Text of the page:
Reckoned as one of the famous landmarks of London, the quintuple arched ceremonial gateway of Admiralty Arch stands majestically at the Northeast end of The Mall, reflecting the features of a triumphal arch, which is unlike the usual government buildings. The unique building, designed by Aston Webb in 1910, was commissioned by King Edward VII in memory of his mother, Queen Victoria, to provide an elegant ceremonial passage from the hectic Trafalgar Square towards Buckingham Palace and a Latin inscription on the underside of the Arch denotes this memorial connection.
But unfortunately, the king did not live long enough to see its completion in 1912. Nevertheless, apart from the magnificent Admiralty Arch, Aston Webb also refaced Buckingham Palace, laid out the Memorial Gardens and designed the gilt statue of Victoria in front of Buckingham Palace, which provides a striking counterpoint to the Admiralty Arch at the other end of The Mall.
As a part of the same development project, Sir Aston Webb widened The Mall, while the old Mall, which dates from the time of Charles II, remained untouched beside the current thoroughfare. However, regular traffic does not pass through the massive central arch, which is open only for state occasions. While the small outer arches are only for pedestrian traffic, the remaining central arches are for vehicles. The Admiralty Arch, named after the Old Admiralty Building it adjoins, housed various government offices.
Initially, a flat in the north wing of the building was intended to be the residence of the First Lord of the Admiralty, which finally served as the official residence of the First Sea Lord, the military head of the Royal Navy and Naval Services of the United Kingdom. Interestingly, it was the place, from where Admiral Prince Louis of Battenberg gave the order to mobilise the fleet, at the onset of the First World War in 1914.
Designed by Sir Aston Webb, the construction of the Admiralty Arch, which combines the features of a triumphal arch, along with those of a government office building, was carried out by the John Mowlam Company, one of the largest construction and civil engineering companies in the United Kingdom. The arch is flanked by the decorative sculptures of Navigation on the left and Gunnery and the right, designed by the English sculptor Thomas Brock. Strangely, the inside wall of the northernmost arch has a small, but odd protrusion in the shape of a human nose, which was installed in 1996 by the artist Rick Buckley as a symbol of social protest against what he termed the Big Brother society.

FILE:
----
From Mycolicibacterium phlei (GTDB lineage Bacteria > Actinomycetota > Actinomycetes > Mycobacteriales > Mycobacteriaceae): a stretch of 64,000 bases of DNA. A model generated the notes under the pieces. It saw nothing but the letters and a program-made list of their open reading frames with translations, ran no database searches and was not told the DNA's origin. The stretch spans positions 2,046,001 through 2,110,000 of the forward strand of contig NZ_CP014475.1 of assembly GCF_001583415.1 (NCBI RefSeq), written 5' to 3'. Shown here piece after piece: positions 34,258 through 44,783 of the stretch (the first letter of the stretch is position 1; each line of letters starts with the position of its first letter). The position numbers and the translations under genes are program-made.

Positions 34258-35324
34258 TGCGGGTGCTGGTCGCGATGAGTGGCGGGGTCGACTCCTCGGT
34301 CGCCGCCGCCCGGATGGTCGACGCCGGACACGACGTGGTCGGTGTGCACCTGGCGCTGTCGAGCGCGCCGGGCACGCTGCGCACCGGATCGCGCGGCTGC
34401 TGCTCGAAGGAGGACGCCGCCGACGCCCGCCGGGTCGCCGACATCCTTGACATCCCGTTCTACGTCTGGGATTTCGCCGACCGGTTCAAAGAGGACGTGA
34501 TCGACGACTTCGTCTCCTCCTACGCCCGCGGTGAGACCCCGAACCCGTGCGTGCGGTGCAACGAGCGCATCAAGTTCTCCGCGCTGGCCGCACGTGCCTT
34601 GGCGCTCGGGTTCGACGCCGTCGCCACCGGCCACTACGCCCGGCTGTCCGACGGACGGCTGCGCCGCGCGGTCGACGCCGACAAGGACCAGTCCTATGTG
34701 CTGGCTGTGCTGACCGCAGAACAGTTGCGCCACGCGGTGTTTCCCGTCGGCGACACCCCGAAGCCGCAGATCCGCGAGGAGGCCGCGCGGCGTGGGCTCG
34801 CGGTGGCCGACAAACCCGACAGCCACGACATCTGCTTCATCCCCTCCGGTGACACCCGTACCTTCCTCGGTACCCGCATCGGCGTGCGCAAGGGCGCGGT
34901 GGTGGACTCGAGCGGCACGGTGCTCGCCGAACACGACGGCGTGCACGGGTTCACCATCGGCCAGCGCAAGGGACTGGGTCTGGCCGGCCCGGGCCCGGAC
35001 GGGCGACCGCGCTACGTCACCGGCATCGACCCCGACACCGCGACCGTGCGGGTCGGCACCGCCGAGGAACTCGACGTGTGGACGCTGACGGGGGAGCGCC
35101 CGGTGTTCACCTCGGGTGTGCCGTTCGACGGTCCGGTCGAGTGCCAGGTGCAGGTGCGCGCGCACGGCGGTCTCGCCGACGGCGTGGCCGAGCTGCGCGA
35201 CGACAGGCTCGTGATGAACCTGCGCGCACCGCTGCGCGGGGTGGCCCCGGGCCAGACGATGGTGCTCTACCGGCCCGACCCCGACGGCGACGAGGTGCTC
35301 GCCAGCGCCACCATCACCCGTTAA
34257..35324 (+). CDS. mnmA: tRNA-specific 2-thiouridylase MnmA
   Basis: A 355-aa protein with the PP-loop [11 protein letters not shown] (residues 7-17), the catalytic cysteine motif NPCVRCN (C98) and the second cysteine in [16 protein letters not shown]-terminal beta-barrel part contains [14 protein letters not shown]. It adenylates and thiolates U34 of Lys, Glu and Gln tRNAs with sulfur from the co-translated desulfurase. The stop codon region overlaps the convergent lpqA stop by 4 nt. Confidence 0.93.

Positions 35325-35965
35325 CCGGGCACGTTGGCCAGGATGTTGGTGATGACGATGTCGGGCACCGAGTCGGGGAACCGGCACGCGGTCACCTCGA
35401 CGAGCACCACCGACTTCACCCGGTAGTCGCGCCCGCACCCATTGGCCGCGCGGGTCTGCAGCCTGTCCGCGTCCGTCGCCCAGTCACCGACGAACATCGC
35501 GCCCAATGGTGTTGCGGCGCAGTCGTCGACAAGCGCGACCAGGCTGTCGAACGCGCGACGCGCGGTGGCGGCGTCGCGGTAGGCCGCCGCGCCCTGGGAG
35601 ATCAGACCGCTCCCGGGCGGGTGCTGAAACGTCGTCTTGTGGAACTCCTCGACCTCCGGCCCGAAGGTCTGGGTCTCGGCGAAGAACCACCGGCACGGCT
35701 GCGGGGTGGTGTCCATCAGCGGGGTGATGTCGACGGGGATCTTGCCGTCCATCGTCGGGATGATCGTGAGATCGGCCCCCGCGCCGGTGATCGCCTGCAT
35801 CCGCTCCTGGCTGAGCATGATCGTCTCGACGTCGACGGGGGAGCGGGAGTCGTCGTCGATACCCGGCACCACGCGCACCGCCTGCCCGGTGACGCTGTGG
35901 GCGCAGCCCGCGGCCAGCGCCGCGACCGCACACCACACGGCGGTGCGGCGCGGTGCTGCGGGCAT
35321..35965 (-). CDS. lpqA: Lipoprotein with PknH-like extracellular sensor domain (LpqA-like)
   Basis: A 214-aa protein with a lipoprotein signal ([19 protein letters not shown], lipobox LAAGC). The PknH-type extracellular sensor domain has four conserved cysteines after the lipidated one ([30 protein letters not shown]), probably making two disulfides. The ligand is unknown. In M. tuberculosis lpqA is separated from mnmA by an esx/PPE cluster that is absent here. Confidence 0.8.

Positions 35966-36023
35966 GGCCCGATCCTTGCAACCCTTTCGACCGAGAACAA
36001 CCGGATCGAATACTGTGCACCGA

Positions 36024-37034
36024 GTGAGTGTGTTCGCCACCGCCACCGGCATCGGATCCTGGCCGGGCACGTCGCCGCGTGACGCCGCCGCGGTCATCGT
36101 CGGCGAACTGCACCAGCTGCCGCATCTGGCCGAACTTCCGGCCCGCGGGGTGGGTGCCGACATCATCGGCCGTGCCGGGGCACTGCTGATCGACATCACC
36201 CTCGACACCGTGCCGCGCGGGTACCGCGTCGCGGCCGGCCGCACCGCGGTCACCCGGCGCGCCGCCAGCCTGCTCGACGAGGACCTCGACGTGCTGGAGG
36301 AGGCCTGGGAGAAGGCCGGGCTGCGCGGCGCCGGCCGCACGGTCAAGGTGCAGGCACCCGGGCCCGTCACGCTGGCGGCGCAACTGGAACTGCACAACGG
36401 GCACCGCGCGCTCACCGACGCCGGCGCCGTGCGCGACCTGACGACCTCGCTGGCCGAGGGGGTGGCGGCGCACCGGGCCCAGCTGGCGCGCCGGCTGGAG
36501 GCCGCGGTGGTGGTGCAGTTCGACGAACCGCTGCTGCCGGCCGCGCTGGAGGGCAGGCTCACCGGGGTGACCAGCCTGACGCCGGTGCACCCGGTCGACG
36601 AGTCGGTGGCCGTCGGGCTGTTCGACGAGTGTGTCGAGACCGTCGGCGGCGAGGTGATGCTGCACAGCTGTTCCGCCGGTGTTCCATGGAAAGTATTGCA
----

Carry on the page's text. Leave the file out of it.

However, placed about seven feet off the ground, making it about waist height for anyone mounted on horseback, the nose is traditionally thought to honour the Duke of Wellington, known for having a large nose and soldiers would rub the nose for good luck as they rode through the arch. There is a warren of tunnels and chambers beneath the building, including vaults which were once used to house the government archives.
The Admiralty Arch plays an important role on ceremonial occasions, with processions such as royal weddings, funerals, coronations and other important public processions such as the 2012 processions at the end of the Olympic and Paralympic Games passing through the central arch. However, in the 1990s, the Royal Navy left Admiralty Arch for their new headquarters on Whitehall and the Arch remained empty until 2000, when the Cabinet Office occupied the building.
Finally, the government sold the building on a 125-year lease in 2012, for the proposed redevelopment into a Waldorf Astoria hotel, offering views over Buckingham Palace, four private apartments and a private members club. The new proposed hotel is scheduled to open in late 2023. However, according to the contract, even after the conversion of the Arch to a hotel, it will be required to fly the naval White Ensign on special state occasions.